I'm having one of those mornings when everything makes me angry. My coworkers must sense this, so they're steering clear of me. I am seething with anger that they haven't greeted me with a "hello" or have made attempts to chat with me.

But I'm the one with the headphones on, ignoring them.

My headphones are on because someone was using their speakerphone early this morning and this enraged me.

Nobody's winning here. Hopefully I'll break out of this after lunch or at least by tomorrow.

Friday, August 03, 2007

Past weirdnesses

Andrea commented on my weirdness blog entry from a few days ago and reminded me of the odd way in which we met. It was maybe 1996 or 1997, soon after AJS and I had moved from Capitol Hill to Mount Pleasant, when our friend Mel told us we should really meet the fabulous person who'd moved into our old apartment! She was so interesting and had the cutest dog, named Zeke!

We met at Polly's Cafe on U Street and had a great conversation, when I found out that she worked for the Smithsonian. Which part, I asked? NMAI, she answered. Oh, I said, NMAI just moved into the office space that I used to work in. Where's your office?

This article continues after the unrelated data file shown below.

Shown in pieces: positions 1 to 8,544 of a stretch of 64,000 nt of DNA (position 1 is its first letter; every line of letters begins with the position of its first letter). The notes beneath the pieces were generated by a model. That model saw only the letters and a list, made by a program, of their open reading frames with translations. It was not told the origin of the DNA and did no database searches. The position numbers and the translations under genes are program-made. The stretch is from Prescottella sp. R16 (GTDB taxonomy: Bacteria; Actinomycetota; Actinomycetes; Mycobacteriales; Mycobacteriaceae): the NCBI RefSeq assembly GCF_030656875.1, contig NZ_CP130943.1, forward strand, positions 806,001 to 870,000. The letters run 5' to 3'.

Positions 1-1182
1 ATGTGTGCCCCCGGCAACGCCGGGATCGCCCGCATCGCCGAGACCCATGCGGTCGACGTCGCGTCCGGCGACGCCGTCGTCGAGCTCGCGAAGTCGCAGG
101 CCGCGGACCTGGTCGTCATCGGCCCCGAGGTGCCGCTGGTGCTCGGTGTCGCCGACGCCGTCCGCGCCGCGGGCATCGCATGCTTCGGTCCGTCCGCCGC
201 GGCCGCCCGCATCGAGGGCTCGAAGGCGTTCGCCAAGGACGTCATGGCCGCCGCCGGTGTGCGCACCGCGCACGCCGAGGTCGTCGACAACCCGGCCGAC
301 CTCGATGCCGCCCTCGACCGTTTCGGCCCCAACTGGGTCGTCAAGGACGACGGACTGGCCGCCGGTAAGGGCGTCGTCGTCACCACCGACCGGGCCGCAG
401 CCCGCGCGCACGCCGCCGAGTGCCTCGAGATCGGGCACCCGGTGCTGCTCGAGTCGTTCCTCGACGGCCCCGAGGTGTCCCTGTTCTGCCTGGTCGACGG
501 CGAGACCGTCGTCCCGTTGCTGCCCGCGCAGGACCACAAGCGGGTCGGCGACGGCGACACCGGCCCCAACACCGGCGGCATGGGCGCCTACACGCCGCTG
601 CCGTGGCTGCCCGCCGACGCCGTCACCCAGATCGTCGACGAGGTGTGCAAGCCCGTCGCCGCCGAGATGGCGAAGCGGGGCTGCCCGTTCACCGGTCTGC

In the spirit of weirdness, if you haven't guessed already, of course she was working in my old office as well as living in my old apartment. A year or two later, we bought a house a few blocks from Polly's. At the housewarming, the delightful and always entertaining Andrea looked around a bit, then quipped, "I think I'll like it here!"

At that same party, I'd invited a few of some new friends that I'd made recently, including Kelly and her sister Heather. Kelly discovered that she and Andrea had both gone to the same University in Phoenix, and the connections continued...

Thursday, August 02, 2007

Summer viruses

Dash was fevered all weekend, into Monday. I stayed with him and took him to the doctor Monday afternoon when he was diagnosed with coxsackie virus. The doctor assured me that Rosie would have antibodies for coxsackie (she's had it a couple of times), and so wouldn't catch it. AJS stayed home with Dash Tuesday and everybody was okay Wednesday.

When I got Rosie up this morning, she was very warm: 101.8 degrees. But, I had committed to baking muffins for a bake sale at work, so I brought them both in to my office. She's here with me right now, eating bake sale cookies! Anyway, she probably has a different, related virus, but not coxsackie.